Well written, Matt. I see what you see, crystal clear. I was born in '52 and was an altar boy during the Tridentine era and was shocked by the transformation of the Church (and our culture) after Vatican II into something that -- as a practical matter, quite apart from what the documents say -- had little continuity with the past where it mattered. On the question of whether you should "pack it in," of course not! Fr. John Hardon spoke of "white martyrdom," and he suffered greatly because he would not go silent. His influence has been profound and impossible to measure. You'll know you should pack it in the day you're getting Catholic $$ and feel compelled to censor what you know to be true so as not to offend a bishop.

“Silence in the face of evil is itself evil: God will not hold us guiltless. Not to speak is to speak. Not to act is to act.” ― Dietrich Bonhoeffer

Patrick Archbold said...

It's somewhat comforting to know that there are such fellow travellers... I tend to think we are back in the late 14th c. once again. Church, university, government, all seem corrupt. All we have is Christ's promise to peter, that the church founded on him would not fall.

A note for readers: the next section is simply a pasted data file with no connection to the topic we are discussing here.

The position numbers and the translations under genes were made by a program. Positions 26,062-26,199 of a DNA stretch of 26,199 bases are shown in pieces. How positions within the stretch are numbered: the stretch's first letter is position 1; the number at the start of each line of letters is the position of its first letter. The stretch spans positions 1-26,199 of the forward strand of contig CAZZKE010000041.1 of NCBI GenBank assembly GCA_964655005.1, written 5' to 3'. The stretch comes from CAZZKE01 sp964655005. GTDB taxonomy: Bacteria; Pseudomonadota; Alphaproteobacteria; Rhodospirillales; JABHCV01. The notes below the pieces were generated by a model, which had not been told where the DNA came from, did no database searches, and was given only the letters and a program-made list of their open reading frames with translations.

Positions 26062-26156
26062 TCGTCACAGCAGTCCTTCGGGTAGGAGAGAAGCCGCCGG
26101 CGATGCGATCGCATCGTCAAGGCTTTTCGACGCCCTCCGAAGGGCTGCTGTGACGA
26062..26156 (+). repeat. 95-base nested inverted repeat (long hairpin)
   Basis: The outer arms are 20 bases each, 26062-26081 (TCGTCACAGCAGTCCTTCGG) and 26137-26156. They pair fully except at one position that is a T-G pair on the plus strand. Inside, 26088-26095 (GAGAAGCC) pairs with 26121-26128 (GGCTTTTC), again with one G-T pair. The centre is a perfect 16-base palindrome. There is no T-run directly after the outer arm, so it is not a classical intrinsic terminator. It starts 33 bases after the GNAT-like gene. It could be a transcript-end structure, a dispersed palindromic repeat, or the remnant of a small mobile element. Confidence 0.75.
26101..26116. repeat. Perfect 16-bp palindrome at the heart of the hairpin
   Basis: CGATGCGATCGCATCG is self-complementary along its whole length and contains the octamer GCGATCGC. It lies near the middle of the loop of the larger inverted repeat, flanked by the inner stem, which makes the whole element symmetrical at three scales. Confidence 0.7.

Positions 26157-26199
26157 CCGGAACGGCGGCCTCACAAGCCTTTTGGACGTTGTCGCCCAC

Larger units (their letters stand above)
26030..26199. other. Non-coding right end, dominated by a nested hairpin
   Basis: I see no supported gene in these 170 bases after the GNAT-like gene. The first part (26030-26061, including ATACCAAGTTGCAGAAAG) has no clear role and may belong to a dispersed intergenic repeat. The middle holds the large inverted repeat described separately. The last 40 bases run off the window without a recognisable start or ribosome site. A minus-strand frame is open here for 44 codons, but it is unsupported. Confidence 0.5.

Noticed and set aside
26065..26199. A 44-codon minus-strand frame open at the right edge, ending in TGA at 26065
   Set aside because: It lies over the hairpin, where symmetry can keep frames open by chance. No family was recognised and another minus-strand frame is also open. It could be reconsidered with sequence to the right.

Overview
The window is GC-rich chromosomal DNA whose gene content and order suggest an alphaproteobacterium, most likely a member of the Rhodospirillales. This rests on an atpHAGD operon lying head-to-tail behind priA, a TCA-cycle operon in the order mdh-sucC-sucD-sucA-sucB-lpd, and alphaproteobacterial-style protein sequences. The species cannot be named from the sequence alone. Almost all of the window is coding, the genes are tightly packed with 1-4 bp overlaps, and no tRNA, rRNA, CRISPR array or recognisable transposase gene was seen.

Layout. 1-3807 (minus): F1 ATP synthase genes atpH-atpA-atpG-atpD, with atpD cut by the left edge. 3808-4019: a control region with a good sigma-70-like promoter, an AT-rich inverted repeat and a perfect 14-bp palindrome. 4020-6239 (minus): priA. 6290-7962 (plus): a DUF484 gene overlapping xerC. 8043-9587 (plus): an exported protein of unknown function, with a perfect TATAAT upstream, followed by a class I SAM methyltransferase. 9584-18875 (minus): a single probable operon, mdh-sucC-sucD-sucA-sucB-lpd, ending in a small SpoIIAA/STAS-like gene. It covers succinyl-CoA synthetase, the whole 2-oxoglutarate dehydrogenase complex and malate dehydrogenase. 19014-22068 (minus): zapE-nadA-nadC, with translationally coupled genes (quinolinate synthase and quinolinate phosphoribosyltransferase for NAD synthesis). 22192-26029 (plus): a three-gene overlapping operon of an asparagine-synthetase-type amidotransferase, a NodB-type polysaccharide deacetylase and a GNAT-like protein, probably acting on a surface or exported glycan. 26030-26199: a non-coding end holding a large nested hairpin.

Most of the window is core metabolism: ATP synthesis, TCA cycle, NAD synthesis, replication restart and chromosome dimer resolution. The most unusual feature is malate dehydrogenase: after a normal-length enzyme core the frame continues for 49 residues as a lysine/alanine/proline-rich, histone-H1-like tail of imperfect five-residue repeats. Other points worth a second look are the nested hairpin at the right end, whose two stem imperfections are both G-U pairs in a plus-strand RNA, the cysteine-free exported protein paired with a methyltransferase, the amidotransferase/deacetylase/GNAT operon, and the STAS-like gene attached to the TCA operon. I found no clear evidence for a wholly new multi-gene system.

Patrick Archbold said...

The main thing that keeps me from feeling that way is that I live in Texas and know about five young, good priests active and rising in the Church and have a Parish that, while having a few flaws, is a good place both to find and reflect Jesus.


If you don't have any priests that help inspire you at your location, if it's all "Praise the new and toss the old!" wherever you turn, then the location may be too difficult or lost for you. I know I've visited some Parishes in my travels that would obviously poison my heart if I had to go every week.

Patrick Archbold said...

I remember the Pre-Vatican II Latin Mass, just barely. I was the only one of my siblings to receive First Eucharist in the old church, with the Communion rail and the High Altar made of marble and gold. The attraction to God was always strong, and as a teen I participated eagerly in the youth masses, prayer services, even as a lay lector because I wanted to be closer to God.

Nothing happened. So, as a 20-something I shopped around, trying to fill the God shaped hole in my soul. Raising a family in the Church started to fill the hole, but it was finding a TLM parish 2 years ago that gave me a true jump-start. But life isn't always fair, and I had to leave that parish. Back in my home parish again, I have been told to go to another church for Adoration, because it won't happen here.

Patrick Archbold said...